Imagine feeling like your nerves are on fire, the pressure of simply sitting being too painful to bear. Then imagine living like this every day, for years; that’s what living with fibromyalgia can feel like. According to the National Fibromyalgia Association, 3 – 6% of people suffer from fibromyalgia, making it one of the most common chronic pain disorders in the world. It is estimated that around 800,000 people in the UK may suffer from it and 75-90% of people with the syndrome are women.
While the exact cause is not known it is thought that the condition can be triggered by stressful events, either physical or emotional such as illness, trauma or bereavement. There appears to be a genetic predisposition to the illness and certain environmental factors are known to be triggers. Fibromyalgia often coexists with other illnesses, especially autoimmune health conditions as these create prolonged levels of stress and inflammation in the body.
There’s no cure for fibromyalgia, however symptoms of the condition can be eased with treatment. According to the NHS, treatment often consists of a mixture of medication and lifestyle changes. Sleep disturbances are one of the more common complaints of fibromyalgia sufferers, recent research has shown that repeatedly disturbing healthy volunteers sleep lead to them developing symptoms of muscle and joint pains and aches similar to fibromyalgia.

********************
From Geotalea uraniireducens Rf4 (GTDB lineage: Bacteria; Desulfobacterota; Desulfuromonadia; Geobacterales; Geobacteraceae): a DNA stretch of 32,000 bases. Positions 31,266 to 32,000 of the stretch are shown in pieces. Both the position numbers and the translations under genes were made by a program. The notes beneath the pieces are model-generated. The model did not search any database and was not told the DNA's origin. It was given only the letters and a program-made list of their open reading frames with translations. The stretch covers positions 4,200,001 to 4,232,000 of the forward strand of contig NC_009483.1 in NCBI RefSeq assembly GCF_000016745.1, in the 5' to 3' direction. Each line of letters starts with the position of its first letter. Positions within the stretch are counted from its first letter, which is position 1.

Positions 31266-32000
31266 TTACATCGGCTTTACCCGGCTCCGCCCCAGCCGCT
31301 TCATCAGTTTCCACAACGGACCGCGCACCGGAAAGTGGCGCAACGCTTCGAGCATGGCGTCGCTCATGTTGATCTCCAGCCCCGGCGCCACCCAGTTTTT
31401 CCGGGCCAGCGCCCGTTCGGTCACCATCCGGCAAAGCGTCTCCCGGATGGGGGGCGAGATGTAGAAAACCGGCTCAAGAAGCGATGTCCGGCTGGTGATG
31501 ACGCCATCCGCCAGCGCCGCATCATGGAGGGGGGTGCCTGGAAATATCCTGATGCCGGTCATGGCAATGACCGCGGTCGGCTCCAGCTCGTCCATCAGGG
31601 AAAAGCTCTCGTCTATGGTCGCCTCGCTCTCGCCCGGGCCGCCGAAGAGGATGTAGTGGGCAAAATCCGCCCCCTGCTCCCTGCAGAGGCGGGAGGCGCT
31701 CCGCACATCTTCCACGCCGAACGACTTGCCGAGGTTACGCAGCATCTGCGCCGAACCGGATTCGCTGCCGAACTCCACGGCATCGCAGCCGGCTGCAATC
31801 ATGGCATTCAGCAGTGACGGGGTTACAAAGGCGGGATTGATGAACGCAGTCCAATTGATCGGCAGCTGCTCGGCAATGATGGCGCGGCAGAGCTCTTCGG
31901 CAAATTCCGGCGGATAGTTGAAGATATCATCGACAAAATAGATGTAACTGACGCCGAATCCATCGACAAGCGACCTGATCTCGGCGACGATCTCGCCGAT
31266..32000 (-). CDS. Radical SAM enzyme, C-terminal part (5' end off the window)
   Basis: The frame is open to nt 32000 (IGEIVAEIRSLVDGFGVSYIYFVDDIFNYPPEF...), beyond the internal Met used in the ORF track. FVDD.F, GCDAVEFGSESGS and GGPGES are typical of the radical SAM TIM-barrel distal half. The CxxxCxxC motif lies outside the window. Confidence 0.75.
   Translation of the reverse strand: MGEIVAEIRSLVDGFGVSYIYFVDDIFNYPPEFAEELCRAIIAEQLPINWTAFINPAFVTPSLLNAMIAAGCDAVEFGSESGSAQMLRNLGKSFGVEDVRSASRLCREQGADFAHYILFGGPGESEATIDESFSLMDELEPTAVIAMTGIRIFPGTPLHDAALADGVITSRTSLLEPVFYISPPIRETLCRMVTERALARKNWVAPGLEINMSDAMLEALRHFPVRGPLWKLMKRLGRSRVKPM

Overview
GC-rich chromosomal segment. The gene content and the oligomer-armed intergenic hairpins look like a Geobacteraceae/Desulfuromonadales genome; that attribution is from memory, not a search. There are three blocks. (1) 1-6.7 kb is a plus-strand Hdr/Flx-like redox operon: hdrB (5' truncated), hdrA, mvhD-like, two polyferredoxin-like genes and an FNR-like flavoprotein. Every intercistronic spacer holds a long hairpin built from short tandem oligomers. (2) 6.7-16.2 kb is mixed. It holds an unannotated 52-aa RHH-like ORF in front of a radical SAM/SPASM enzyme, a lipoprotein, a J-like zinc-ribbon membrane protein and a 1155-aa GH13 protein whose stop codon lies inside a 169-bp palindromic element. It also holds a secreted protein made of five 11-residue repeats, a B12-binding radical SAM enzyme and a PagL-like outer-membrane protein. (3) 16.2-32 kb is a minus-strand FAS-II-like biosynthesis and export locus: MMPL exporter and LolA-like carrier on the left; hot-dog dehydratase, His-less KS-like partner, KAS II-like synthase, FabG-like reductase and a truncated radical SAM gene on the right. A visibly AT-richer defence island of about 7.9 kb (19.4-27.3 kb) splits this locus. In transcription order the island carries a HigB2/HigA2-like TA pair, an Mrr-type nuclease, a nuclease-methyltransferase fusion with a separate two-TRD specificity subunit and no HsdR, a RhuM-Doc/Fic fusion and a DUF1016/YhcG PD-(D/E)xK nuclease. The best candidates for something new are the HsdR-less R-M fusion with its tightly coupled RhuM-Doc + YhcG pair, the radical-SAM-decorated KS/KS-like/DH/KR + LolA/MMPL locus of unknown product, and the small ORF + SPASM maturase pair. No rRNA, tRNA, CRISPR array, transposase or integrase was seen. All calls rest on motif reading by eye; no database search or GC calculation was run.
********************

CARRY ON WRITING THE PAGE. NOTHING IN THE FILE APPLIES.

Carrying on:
The National Council for Hypnotherapy says hypnotherapy can be ‘highly effective in dealing with pain management’ including long term, chronic pain.
Further to this, it is becoming more widely recognised that the mind plays a role in the experience of pain. Learning skills to change habitual thought patterns around chronic pain can significantly reduce a person’s distress and improve their quality of life. Negative emotions can amplify the experience of pain, and a positive outlook can ease it.
Self hypnosis can help. Hypnosis techniques can be taught to clients by an NCH therapist to help them manage chronic pain. Patients suffering from a range of conditions including fibromyalgia, back disorders and pain from trauma such as car accidents or workplace injuries can learn to control their pain through practicing self-hypnosis.
When seeing a therapist for chronic pain, it is essential that the pain is checked out by a GP first for a formal diagnosis. After you’ve had an assessment contact a hypnotherapist near you by using the NCH directory.